English World Literature Paper1: Hedda Gabler & The Unbearable Lightness of Being
5 January 2009
The Social Role of Women Demonstrated in Literature
Literature mirrors society. On some level, the value system of the era during which the author lived, has influenced his or her own work. Accordingly, as society changes, the commonly accepted social role of women changes. However, Hedda Gabler, a protagonist in Henrik Ibsen’s Hedda Gabler, Tereza and Sabina in Milan Kundera’s The Unbearable Lightness of Being all illustrate the distinct social role, position and characteristics of women based on authors’ outlooks as opposed to their time periods.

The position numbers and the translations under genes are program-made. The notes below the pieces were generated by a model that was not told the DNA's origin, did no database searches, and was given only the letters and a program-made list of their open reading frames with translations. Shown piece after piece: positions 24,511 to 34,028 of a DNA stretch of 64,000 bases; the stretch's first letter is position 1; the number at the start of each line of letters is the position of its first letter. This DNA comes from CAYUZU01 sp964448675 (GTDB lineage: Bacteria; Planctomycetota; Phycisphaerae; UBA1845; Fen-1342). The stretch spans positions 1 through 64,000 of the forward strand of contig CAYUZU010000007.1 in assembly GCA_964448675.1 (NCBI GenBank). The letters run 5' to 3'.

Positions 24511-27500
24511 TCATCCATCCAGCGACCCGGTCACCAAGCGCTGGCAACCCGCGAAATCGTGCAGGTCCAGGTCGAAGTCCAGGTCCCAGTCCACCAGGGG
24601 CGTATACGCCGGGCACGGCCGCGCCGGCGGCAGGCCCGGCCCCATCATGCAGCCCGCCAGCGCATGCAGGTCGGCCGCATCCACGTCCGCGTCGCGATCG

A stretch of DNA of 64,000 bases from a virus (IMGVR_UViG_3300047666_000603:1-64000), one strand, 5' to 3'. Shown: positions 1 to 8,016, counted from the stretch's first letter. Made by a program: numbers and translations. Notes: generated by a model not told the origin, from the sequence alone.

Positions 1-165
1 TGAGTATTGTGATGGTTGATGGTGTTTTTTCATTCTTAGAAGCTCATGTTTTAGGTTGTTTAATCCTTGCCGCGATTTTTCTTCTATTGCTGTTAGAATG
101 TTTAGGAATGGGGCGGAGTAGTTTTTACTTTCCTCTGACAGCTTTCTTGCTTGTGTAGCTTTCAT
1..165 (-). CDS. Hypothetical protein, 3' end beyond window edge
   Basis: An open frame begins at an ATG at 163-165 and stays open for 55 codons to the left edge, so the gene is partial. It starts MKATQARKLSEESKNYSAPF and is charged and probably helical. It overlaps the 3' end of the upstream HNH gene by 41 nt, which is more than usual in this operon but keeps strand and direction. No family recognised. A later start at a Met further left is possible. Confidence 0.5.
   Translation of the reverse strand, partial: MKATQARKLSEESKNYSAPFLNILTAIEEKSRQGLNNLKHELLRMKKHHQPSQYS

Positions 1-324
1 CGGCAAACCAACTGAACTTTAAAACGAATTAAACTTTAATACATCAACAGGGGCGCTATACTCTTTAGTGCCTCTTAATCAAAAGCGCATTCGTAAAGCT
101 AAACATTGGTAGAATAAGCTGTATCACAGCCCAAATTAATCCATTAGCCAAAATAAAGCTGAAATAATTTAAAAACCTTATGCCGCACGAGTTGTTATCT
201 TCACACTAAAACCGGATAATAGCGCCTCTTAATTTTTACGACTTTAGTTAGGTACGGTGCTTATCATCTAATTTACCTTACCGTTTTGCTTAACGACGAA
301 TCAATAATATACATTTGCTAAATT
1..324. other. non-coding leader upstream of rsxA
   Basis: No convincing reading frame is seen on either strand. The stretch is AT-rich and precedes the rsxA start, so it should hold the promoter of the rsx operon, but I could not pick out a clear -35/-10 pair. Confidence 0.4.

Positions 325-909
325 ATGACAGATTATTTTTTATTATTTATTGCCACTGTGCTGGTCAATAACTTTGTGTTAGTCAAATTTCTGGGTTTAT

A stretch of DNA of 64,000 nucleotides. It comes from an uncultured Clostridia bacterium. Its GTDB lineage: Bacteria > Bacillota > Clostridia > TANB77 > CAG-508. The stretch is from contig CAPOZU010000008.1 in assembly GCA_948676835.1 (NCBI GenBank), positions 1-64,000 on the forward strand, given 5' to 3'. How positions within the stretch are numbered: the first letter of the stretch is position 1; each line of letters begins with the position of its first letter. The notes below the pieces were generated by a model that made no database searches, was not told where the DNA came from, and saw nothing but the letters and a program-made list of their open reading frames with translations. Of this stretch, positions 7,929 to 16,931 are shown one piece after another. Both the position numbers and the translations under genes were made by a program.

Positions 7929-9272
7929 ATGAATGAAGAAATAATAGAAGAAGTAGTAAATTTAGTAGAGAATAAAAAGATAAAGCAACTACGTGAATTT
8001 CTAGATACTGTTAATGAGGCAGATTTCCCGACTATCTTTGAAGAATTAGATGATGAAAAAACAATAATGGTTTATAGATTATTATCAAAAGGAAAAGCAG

Henrik Ibsen, a major nineteenth century Norwegian playwright, portrays a woman who refused to accept the customary role of a housewife in his play Hedda Gabler. Hedda is a daughter of general– an aristocrat. Unlike other women during that era, she shows a strong affinity for pistols which represent masculinity and power. All she desires is to have complete control and command over herself as well as others; she chose to marry Tesman, whose social position was lower than hers both in order to maintain a control over her destiny and to attain a house she once admired. She even keeps her maiden name, Gabler, instead of changing it to Tesman. In addition, she is complacent about her beauty and youth and she uses these attributes as her tools to command and manipulate others. She embodies aesthetic values of life. Even her husband, Tesman seemed to appreciate her beauty more than her personality. In discord with her physical appearance, she is described as the most ugly and grotesque figure in the play. Underneath her gorgeous appearance, her true nature seems to be depraved– it lacks a sense of morality; the act of concluding one’s own life fascinates her since she believed that it provides a sense of release and freedom and that one can remain beautiful for eternity: “I don’t want to look at sickness and death. I must be free of everything that’s ugly” (Ibsen 235). In addition, she is too attached to her possessions; she could not bear the fact that Mrs. Elvsted has more control over Lövborg who used to be her lover. Although she had not loved him, she wants Lövborg to obey her orders. For her, what she would finally attain is more significant than what she took on the way; she was not reluctant to reveal Mrs. Elvsted's secret in order to prove that she still holds the power over Lövborg: “For once in my life, I want to feel that I control a human destiny” (226). She is not only dogmatic and belligerent but also guileful and glib; she is resolute in carrying out her plan no matter what method she employs. At last, when her secret was exposed to Mr. Brack, she preferred to end her life rather than be subject to him; thus she shot herself in the temple to fulfill her will: “Subject to your will and your demands. No longer free! [She gets up violently.] No! That’s a thought that I’ll never endure! Never” (263). Throughout the play, Henrik Ibsen demonstrated an eccentric woman who was eager to rule her world but could not overcome the calamity she encountered.